Data Warehouse Architecture: Practices and Trends

Data Warehouse Architecture: Practices and Trends

Xuegang Huang (Danske Bank Group, Denmark)
DOI: 10.4018/978-1-60566-816-1.ch001
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The wide adoption of business intelligence applications has let more and more organizations to build and maintain data warehouse systems. Concepts like “unified view of data” and “one version of the truth” have been the main drive of creating data warehouses. The dynamics of the business world poses the challenges of managing large volume, complex data in data warehouses while the real-time integration and master data needs are presented. This chapter summarizes the past and present patterns of typical data warehouse architectures and describes how the concept of service-oriented architecture influences the future evolvement of data warehouse architecture. The discussion takes many real world requirements in data warehouse solutions and lists considerations on how architecture patterns can solve these requirements.
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Over the past decades, the concept of data warehousing has been spread out to everywhere in the business world. Organizations have been practicing hard on achieving successful data warehouse architectures. Lessons have been learnt from those who have succeeded, as well as those who have not. Several key developments in the data warehousing industry denote the past and present of this discipline. Specifically, starting with very few industry vendors in the 80s such as Teradata, many IT companies like Microsoft, IBM and Oracles are extending their database management systems (DBMSs) to have sufficient support on data warehouses. The early years’ data warehousing theory and engineering practices have been well recorded in the publications of Inmon (Inmon, 2005) and Kimball (Kimball & Ross, 2002).

Academic research of data warehousing technologies started in the early 90s. The database research community began with a focus on incorporating data from heterogeneous sources into a single database in order to provide a consistent and unified view of data. These early discussions, such as database snapshots (Adiba & Lindsay, 1980) and materialized views (Gupta & Mumick, 1995), motivated a big variety of subsequent research tracks such as OLAP (online analytical processing) databases (Chaudhuri & Dayal, 1997), data cube (Gray, Bosworth, Layman, & Pirahesh,1996), multidimensional modeling (Agrawal, Gupta, & Sarawagi, 1997), multidimensional indexing and query optimization (Böhm, Berchtold, Kriegel, & Michel, 2000), and data warehousing for complex data types (Pedersen & Jensen, 1999). The research world has been putting recent attentions on improving the scalability of data warehouses on complex data types (Darmont, Boussaid, Ralaivao, & Aouiche, 2005) and how data warehouse can be seamlessly and efficiently integrated into the business intelligence process and applications (Furtado, 2006; Theodoratos, Ligoudistianos & Sellis, 2001).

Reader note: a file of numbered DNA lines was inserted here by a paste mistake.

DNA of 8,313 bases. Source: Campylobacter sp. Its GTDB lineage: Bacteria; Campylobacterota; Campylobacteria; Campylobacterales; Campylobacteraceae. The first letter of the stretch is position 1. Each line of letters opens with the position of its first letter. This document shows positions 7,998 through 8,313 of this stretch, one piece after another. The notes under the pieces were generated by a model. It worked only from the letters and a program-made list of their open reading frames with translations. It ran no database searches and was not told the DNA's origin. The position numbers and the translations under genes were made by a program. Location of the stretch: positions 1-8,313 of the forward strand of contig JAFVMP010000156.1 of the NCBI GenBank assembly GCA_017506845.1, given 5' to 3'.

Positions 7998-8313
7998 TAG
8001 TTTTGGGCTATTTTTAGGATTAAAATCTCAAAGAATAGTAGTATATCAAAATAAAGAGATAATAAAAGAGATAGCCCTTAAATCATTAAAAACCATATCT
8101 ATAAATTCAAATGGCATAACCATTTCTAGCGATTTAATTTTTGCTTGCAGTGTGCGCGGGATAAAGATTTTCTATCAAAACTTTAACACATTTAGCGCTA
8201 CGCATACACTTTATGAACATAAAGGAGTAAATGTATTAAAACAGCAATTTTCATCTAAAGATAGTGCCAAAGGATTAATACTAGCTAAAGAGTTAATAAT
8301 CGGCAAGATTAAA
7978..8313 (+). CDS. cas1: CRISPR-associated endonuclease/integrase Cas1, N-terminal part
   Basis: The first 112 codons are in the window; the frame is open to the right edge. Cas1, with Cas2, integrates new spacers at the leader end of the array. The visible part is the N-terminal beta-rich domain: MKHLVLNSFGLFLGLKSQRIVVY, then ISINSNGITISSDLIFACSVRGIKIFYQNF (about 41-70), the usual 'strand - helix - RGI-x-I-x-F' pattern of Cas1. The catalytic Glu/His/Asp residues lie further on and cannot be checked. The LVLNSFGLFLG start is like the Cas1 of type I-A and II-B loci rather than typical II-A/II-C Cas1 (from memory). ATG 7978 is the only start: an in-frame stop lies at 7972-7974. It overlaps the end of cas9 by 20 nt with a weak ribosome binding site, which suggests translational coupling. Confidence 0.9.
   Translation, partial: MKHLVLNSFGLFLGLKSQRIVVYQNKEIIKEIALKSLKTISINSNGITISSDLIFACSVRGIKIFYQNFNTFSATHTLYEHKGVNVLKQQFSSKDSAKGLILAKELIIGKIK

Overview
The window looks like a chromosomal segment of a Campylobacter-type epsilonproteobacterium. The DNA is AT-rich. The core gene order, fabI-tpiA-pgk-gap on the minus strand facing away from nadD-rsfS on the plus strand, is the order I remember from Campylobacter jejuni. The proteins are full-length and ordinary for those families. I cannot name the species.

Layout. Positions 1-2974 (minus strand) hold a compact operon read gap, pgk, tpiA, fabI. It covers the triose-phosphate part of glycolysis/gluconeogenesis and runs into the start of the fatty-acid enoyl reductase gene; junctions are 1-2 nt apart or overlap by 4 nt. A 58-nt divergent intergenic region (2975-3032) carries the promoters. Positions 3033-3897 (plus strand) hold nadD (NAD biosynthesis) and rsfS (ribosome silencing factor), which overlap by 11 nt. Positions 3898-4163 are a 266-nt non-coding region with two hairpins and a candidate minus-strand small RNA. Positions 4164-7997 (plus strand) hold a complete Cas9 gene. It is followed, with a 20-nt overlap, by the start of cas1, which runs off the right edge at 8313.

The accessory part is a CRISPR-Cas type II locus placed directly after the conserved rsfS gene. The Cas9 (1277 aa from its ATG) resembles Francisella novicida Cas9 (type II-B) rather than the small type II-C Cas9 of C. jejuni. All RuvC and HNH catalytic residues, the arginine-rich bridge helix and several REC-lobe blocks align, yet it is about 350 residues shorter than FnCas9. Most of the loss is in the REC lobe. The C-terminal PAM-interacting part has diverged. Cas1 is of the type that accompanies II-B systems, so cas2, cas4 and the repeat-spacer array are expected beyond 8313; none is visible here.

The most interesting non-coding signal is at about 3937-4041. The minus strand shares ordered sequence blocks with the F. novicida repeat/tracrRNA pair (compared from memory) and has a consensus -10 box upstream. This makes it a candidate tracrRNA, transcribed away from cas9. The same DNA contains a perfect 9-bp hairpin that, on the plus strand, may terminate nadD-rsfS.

Data warehouse architecture is a portfolio of perspectives on how different architecture pieces of a data warehouse system are connected and interacting with each other. It reflects how the academic research and industry development influence the data warehousing practices of different enterprises. For example, from a computing infrastructure perspective, data warehouse architecture has gone from past mainframe analytics to client/middleware/server environment, and now to service-oriented computing as well as the cloud computing concepts. With the rapid growth of information volume and more requirements arriving from the business side, many IT organizations of large business enterprises are facing the challenge of building an enterprise-wide data warehouse that integrates and manages various types of information that comes from different corners of the enterprises and provides the solid information for business analysis in a timely manner. Successful data warehouse architecture must be able to ensure the processing efficiency, the information correctness, and propagation of metadata while managing over terabytes of data with a daily growth of over gigabytes.

As in the past decade, practices of data warehouse architecture have been focused on addressing classical issues such as the data integration needs, the data quality and metadata control, the data modeling requirements and the performance acceptance from both the data management and the analytical sides. Specifically, the data extraction, transformation, and loading (ETL) process has to manage large volumes of data in an efficient manner by allowing easy and fast scaling up/out hardware configurations. Extraction of metadata and reconciliation of data quality requirements must also be fulfilled through the data integration process in order to enable the data lineage across the whole data lifecycle in the warehouse. An enterprise-wide data model provides unified, consolidated view of the data which enables a consistent, logical representation of business data across different functional areas of a whole enterprise. As the data management side of data warehouse is focused on loading the data in an efficient manner while the analytical users are more interested in retrieving data in a fast and agile way, data warehouse architecture has to enable an easy way of finding the balance of both sides.

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